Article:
"[T]he bonds of communitas are anti-structural in that they are undifferentiated, equalitarian, direct, nonrational (though not irrational), I-Thou or Essential We relationships. . ."
A good way to understand the nature of these hybrid electronic writers and readers engaged in a compelling gift exchange of aesthetic pleasure is to borrow and apply Victor Turner's concept of liminality, which Turner borrowed from Van Gennep's concept of "rites of passage." "Liminality," for Turner, is the impermanent, indefinite, unstructured condition experienced by everyone at various times of being between structures. This transitional, threshhold condition is charged with uncertainty, power, and danger. Neither inside nor outside, this hybrid condition is contained by social rituals, whether the Quinceañera, Ndembu shamanism, or activities of Greek letter societies on campus. These rituals are often characterized by the exchange of gifts--actions as well as objects--which function to domesticate and thereby control otherwise anomalous, and therefore threatening, behavior. For instance, the Quinceañera rite of passage celebrates a young girl's coming of age when she is 15 years old with festive display and gift-giving. The adolescent is a typical liminal hybrid: part child, part-adult. Adolescence is a liminal condition, wherein the liminal being oscillates between ascribed statuses and roles: driver, voter, drinker, tax dependent, student, soldier, parent, viewer of PG films, recipient of reduced fare bus passes, sexual partner, participant in Juvenile Court, subject of city curfews, etc.
The opposite model of change is incremental--if not pre-ordained--development: an egg, if nothing interferes with it, hatches and eventually grows into a chicken, or whatever, according to its genetic blueprint. For the anthropologist following Victor Turner, or the sociologist following Erving Goffman, however, the human social dynamic is not so smooth. Liminal experiences occur at the disjunctures, the ruptures, between defined structures. Note the emphasis on "between," as in Ulmer's observation that computer-mediated communication comes "between" print and speech. Cyberspace creates such a liminal condition; e-mailers are electronic hybrid subjects.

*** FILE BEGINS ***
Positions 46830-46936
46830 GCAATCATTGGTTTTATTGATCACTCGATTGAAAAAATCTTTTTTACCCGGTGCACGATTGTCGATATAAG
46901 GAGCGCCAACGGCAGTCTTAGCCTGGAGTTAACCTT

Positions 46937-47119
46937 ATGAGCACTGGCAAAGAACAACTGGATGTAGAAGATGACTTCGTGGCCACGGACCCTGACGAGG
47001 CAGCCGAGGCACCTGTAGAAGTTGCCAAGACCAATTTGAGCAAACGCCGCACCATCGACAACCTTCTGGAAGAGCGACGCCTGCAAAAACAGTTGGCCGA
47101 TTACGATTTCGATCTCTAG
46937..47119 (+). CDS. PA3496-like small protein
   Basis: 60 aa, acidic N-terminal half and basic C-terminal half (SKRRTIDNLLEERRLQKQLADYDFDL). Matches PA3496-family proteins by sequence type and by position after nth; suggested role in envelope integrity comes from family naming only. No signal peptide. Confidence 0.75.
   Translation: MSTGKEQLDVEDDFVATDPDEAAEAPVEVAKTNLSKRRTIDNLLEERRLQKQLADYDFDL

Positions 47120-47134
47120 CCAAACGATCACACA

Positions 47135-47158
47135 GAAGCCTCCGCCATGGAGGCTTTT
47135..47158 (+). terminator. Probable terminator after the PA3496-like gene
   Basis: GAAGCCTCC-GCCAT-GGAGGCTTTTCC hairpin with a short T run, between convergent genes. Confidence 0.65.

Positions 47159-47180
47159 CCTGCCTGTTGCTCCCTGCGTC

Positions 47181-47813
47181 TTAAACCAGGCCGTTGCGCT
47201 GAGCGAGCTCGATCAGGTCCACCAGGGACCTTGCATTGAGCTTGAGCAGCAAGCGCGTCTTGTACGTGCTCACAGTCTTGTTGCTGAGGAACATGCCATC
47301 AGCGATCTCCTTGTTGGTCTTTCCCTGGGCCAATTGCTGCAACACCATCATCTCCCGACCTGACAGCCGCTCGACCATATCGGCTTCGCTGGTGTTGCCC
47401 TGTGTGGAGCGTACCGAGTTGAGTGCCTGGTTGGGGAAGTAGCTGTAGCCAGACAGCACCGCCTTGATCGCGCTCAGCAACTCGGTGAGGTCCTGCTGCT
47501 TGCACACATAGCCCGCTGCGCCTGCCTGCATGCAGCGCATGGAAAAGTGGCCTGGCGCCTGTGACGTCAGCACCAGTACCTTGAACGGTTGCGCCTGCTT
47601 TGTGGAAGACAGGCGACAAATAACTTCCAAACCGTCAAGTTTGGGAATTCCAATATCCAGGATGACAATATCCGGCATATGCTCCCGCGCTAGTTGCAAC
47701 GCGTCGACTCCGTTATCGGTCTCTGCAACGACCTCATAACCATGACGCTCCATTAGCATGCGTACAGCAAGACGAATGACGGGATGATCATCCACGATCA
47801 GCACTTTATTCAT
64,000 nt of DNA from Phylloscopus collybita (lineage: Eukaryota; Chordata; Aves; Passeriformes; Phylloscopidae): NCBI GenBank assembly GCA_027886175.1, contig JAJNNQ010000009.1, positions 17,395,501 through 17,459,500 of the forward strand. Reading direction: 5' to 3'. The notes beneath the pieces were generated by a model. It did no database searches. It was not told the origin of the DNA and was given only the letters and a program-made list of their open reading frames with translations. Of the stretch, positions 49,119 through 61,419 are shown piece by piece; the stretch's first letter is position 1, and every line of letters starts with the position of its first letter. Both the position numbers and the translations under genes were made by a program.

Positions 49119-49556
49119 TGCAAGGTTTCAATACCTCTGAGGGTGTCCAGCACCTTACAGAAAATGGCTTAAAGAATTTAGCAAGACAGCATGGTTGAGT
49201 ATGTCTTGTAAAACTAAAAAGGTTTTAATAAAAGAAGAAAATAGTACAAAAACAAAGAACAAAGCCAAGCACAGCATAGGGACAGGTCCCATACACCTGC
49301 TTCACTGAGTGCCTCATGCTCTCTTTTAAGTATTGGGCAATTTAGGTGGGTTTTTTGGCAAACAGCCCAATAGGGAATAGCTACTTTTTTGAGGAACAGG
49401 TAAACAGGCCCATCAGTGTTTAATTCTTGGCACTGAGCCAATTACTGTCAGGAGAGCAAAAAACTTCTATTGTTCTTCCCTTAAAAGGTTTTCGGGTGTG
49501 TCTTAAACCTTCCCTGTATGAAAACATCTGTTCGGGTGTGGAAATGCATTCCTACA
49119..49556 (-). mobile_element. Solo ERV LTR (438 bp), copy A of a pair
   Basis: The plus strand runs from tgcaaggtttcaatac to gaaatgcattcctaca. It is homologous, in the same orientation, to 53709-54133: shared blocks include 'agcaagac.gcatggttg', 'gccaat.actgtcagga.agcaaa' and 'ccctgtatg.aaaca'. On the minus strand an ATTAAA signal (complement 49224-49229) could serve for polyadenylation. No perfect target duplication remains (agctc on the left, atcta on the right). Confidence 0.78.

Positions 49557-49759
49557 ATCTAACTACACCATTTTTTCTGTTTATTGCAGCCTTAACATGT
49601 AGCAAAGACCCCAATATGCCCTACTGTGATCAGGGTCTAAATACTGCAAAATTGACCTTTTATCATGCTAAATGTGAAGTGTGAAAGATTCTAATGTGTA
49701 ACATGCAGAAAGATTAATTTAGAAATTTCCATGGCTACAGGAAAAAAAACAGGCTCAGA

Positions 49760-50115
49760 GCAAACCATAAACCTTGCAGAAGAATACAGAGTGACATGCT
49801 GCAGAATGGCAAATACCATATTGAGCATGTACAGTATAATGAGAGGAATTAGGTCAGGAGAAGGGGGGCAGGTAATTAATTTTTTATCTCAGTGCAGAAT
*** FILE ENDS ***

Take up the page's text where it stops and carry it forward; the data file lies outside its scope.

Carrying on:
Fluid definitions of the hybrid, electronic self are obvious in the proliferation of "'nyms" (aliases and pseudonyms) in cyberspace. However, whether or not these aliases can be deciphered is not the point. It is not anonymity as such, in other words, the camoflauge of anonymity, that is appealing in 'nyms so much as the opportunities these aliases provide for creative role-playing. When composing on line, for instance, the two fictional sex therapists in novelist Offit's Virtual Love, go-dot and E-man, know very well who the other electronic correspondent is: Aphra Zion, M.D., or Marc Martell, M.D. Whoever go-dot and E-man are, they are not these supposed real life characters. They are liminal creatures, defined by what they are not, who they are not, and where they are not. In cyperspace, go-dot and E-man can exchange e-mail messages that Zion and Martell could not write to each other. That these two characters meet in cyberspace and there fall in love with each other's electronic avatars is all the more interesting since these characters are supposed to be professional experts in the dynamics of just such emotional projection. The novelistic result is an ironic application of the "physician, heal thyself" dictum. In any case, writing and reading the open-ended, destabilizing, revealing electronic texts generated by this hybrid medium precipitates the formation of online liminal entities: temporary, hybrid, alter egos. The now famous New Yorker cartoon with the caption, "On the Internet no one knows you're a dog," is funny, but it misses this essential point--the electronic invitation to become temporarily a cat or a dog or any other desired metamorphosis.